Disciplines of interest: Literature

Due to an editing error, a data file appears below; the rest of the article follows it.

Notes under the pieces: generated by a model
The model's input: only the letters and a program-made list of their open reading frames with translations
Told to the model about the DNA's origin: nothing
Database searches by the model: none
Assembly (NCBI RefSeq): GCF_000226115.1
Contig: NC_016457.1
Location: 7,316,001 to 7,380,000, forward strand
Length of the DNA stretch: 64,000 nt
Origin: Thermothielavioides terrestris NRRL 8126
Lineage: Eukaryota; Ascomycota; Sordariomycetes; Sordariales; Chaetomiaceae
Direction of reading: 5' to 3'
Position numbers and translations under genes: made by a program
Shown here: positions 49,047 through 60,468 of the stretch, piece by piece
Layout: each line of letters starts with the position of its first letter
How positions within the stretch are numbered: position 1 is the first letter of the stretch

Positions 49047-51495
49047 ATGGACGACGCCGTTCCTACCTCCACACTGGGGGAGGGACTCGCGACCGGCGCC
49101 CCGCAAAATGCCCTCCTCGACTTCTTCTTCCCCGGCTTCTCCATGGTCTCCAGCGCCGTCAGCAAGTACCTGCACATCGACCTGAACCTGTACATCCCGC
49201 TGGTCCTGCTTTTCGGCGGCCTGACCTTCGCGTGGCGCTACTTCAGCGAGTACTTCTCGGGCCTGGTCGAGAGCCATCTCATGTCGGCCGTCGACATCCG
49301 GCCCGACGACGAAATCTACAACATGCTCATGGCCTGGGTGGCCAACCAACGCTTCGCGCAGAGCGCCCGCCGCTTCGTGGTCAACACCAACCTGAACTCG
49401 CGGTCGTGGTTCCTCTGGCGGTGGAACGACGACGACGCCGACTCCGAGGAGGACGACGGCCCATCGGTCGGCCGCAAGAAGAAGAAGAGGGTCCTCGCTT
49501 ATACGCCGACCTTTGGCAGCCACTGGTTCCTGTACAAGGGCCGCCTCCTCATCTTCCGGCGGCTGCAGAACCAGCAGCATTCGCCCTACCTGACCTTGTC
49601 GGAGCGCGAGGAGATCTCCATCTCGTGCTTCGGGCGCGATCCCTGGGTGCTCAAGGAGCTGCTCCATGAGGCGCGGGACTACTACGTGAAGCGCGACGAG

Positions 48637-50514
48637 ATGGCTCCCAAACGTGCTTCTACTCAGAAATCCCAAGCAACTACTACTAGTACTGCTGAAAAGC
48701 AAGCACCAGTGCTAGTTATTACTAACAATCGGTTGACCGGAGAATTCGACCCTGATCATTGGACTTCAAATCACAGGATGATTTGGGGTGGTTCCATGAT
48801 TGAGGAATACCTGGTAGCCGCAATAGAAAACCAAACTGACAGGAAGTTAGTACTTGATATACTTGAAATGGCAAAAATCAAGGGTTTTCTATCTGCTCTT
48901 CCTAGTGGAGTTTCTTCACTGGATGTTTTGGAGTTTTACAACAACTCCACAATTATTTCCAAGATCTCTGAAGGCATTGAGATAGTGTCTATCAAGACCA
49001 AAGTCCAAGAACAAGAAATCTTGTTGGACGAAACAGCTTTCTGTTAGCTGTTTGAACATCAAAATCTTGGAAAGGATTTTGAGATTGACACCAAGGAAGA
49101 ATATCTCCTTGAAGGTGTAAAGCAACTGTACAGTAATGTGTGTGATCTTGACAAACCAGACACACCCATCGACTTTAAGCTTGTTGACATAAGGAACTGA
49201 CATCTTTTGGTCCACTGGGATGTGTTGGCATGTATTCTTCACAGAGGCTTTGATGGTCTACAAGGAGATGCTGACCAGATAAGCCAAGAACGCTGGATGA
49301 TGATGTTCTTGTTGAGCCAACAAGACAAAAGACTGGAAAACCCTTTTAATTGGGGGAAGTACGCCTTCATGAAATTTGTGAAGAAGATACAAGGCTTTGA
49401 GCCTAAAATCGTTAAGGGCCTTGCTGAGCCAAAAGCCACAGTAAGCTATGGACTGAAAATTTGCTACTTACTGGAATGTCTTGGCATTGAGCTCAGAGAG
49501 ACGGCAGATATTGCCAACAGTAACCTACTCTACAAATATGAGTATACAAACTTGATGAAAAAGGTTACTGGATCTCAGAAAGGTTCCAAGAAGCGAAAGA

I’ve been lucky to study literature of many disciplines and genres at Lang. Looking at the history of literature, there is a natural progression of the human character portrayed in the novel, part of which started with the dualism in the Faust myth. The duality of character represented in Mephistopheles and Faustus, or good and evil, transcends past J.W. von Goethe and is incorporated into classic novels that came later, such as Jane Austen’s Emma. In my re-reading of Emma I am struck by the duality presented in Jane Fairfax and Emma Woodhouse, two different feminine tropes and ideals inhabiting the same space. At times, we are all sparklingly blunt Emmas, and at others we are dignified and inhibited Janes. There are so many important Emmas of history: Emma Bovary, Emma Courtney, Emma Darwin, and Queen Emma among many others. Along with Jane Fairfax we have Jane Eyre, Jane Seymour, Jane Grey, Jane Birkin, Calamity Jane, and, let’s not forget, Jane Austen. Both names signify different assumptions of women, all in a name. Austen’s portrayal of these two characters acknowledges the duality of the female character that too often goes missing.